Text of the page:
Right now I don't know what to do. Or rather, I do. There is one very home point here, and that is that they don't respect me. There is only one reason they don't respect me: me. Arguably, another reason is that they do not know what respect looks like because they have precious few examples. It would help a lot if I were strong and positive enough to treat them respectfully at all times and thus set an example. I am not, not in the face of this kind of behavior for five periods a day. Even those who love me talk over me and give me attitude and ask me extremely personal questions. Those who do not love me are much worse, but it hurts less.

I have thought a lot about some solutions to this. It's also worth saying that this is probably a minority of students. In my next post I'll talk about some of my potential solutions, but for right now I just want to say this: teaching is hard. A lot of the time online it looks like CI classrooms are all perfect wonderlands of happy little children who love learning. They're not. Everyone has hard days, weeks, or months, even the veterans. Keep it up, as much as you can, and forgive yourself when you can't. You're not alone.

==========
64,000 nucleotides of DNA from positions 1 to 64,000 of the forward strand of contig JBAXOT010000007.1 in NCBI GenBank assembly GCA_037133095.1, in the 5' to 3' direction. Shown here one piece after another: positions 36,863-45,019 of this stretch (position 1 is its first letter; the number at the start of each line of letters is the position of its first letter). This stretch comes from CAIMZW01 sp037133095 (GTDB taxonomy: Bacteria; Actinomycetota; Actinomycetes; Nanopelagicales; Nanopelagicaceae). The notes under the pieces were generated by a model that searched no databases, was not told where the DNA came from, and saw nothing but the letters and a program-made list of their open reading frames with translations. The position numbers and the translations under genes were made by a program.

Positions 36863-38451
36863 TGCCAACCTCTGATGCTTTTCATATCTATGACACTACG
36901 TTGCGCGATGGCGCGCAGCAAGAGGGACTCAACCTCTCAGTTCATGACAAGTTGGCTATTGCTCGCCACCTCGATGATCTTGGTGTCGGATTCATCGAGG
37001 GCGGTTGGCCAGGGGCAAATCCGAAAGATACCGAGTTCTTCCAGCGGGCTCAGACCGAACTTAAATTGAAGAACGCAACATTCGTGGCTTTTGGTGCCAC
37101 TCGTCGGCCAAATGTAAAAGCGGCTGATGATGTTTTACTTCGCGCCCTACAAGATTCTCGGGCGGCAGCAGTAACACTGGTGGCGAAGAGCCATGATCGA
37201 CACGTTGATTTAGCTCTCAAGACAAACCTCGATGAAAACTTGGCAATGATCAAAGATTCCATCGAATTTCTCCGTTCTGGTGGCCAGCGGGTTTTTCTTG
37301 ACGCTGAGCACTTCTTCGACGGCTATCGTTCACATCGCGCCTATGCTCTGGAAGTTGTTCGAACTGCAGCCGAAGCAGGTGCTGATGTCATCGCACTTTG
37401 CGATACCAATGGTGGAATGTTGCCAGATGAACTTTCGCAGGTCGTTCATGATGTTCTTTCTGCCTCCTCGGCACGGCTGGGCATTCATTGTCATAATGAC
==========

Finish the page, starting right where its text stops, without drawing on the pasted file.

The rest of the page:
Tuesday, February 7, 2017

Let's steal activities from SEI! Ping Pong Sentence Frames

I'm taking a very short SEI course on PD days at school. I'm actually finding it vaguely interesting and useful, which is nice! Here's a thing I just learned and then immediately turned around and used for Latin.

It was presented as one option for Step Six in this Seven Step model for vocabulary introduction, which is designed to take less than 3 minutes per word and be usable for any subject. The instructor didn't really give it a name but she did use the word "ping-pong" and it involved a sentence frame kinda thing so we'll go with that.